- Our Town
Counter-petition effort underway to prevent lease deal
A community organization is taking municipal council to task over a proposed 10-year lease linked to the potential construction of a Ross Street underpass.
The Committee for a Strong and Sustainable Salmon Arm (CASSSA) is circulating a petition in an attempt to get the 10 per cent of the electorate (1,361 residents) needed to prevent the municipality from moving forward with a lease the organization views as a first step towards construction of the underpass.
Proponents of the underpass, however, say CASSSA is not giving the public all the facts needed to make an informed decision.
The city is currently in the midst of an alternative approval process, through which the electorate can register their opposition to the municipality entering into a proposed 10-year lease agreement, at $33,000 per year, for lots at 621 and 641 Ross St. NE (on the north side of the train tracks). The stated purpose of the lease is to use the lots for parking or some other public use, including as a staging area for the construction of the Ross Street underpass, estimated by city staff to cost between $7 and 9 million.
If the lease is approved, the city will receive from the lessor, WH Laird Holdings Ltd. – owned by developer Bill Laird, statutory right of way along property on both sides of the tracks, including a road dedication the city would also acquire through a lot between Shuswap Park Mall and the CP Rail station.
Conditions of the lease include: 15 parking stalls on the leased lots would be reserved for the lessee’s use, and the city would be responsible for property taxes.
According to city corporate officer Corey Paiement, however, the city is statutorily exempt from paying property taxes.
CASSSA spokesperson Bill Grainger says the organization did an analysis of public safety at the existing railway crossings. CASSSA used data collected by the city to determine that five minutes is the maximum wait time for an emergency vehicle to cross the tracks and, in nine out of 10 trips, there would be no wait at all. Subsequently, Grainger says the organization is not satisfied that public safety currently justifies a $9 million capital project.
CASSSA also takes issue with committing any tax dollars towards a project that may or may not be supported with federal and provincial grant money, prior to doing any sort of analysis as to how an underpass might impact the downtown.
“You don’t go into that without presenting it to the public, show why is the underpass needed, a really good analysis, how it could affect the immediate area,” said Grainger, adding that a project like the underpass would come at the expense of other projects. He suggests the city should first verify that an underpass is indeed a priority in the minds of the electorate.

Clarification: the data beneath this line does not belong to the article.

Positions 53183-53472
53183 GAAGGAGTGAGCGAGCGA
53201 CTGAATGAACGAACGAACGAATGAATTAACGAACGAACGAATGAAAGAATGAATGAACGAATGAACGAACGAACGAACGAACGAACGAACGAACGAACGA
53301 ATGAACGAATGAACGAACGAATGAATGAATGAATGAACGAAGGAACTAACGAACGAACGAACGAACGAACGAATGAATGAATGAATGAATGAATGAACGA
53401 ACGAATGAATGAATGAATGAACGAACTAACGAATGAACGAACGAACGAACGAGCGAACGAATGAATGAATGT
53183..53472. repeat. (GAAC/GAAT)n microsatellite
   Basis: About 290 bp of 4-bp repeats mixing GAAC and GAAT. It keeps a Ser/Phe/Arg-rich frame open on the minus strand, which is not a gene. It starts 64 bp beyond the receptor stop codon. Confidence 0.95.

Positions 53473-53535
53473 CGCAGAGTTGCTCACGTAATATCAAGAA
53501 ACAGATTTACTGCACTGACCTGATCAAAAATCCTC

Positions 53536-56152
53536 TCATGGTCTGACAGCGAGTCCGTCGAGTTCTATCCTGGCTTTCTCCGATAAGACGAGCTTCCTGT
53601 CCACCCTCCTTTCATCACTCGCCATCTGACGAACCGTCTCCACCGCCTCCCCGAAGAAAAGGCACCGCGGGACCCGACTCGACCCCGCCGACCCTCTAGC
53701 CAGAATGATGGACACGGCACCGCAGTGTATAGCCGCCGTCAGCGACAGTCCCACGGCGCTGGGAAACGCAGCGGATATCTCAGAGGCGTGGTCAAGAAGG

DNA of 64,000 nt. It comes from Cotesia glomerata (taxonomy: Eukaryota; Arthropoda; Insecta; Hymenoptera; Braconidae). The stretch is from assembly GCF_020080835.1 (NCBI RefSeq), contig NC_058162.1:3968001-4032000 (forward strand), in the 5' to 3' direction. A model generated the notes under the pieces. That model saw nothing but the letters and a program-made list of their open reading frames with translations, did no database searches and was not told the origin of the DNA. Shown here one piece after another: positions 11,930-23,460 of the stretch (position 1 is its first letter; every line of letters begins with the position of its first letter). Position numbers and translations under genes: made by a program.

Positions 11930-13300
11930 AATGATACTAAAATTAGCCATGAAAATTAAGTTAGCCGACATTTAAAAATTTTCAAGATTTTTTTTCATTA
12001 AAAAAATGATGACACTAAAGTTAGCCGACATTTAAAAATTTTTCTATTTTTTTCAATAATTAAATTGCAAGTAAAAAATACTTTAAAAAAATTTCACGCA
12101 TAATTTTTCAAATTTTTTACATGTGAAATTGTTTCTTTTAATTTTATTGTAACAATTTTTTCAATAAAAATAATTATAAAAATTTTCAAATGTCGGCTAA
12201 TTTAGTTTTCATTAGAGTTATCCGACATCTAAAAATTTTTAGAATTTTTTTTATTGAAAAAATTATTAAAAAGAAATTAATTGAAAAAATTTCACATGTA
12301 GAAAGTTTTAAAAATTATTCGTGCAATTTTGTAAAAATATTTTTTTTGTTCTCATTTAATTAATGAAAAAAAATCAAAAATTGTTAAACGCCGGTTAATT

“I don’t see a need for it right now,” said Grainger. “It would make it nicer for the land owners and developers down there… of course, that’s who’s pushing at city hall. There’s a few councillors who take that ball and run with it. So, that’s what’s happening in my mind.”
Laird says unobstructed access to the waterfront has been discussed and supported by Salmon Arm for years and, currently, the only option remaining is at the north end of Ross Street. He says that in order to further consider this option, the city first required the necessary road allowance which was not made available by the property’s former owner.
“Council is being prudent by acquiring the right of way prior to spending any money on the proposed underpass,” says Laird, noting council has stated construction of an underpass would go to referendum.
Laird values the road dedication the city is to receive at $230,000. As for the cost of the underpass, he says the cost to Salmon Arm taxpayers will be substantially less, offset by federal and provincial funding, as well as funding from CPR. He adds their contributions will be added to the $660,000 already collected by the municipality in development cost charges.
Mayor Nancy Cooper and Coun. Chad Eliason are also concerned the public has not been properly informed about the lease, and what the city stands to gain.
Cooper says the lots the city hopes to lease are already being used for parking, which demonstrates the need.
“Honestly, if we started charging for parking over there, I’m sure we could make enough every year to actually pay for it,” said Cooper, adding the lot could be used for boat and trailer parking.
As for an underpass, Cooper says it’s a high priority for council, and would help address her number-one concern – safety. But she emphasized the city would first have to gather all the necessary information before proceeding with a referendum.
Eliason says by leasing the property over 10 years, the cost is shared between current and future taxpayers. Furthermore, he adds, that could be offset in the long run by parking and, more importantly, by future development of the waterfront.
“One of the inhibiting factors of growth on the waterfront is the lack of a safe, secure crossing – especially for residential growth,” said Eliason
“There’s other factors but, if the city has a chance to spend, say, $2 to $3 million on infrastructure programs that are going to encourage commercial development and expansion, as well as residential development above it, then that’s something council has to take a look at.”
Electoral response forms are available at city hall, and are due by Jan. 10. Residents may also sign a form until Christmas at Gondwana Gallery on Lakeshore Drive.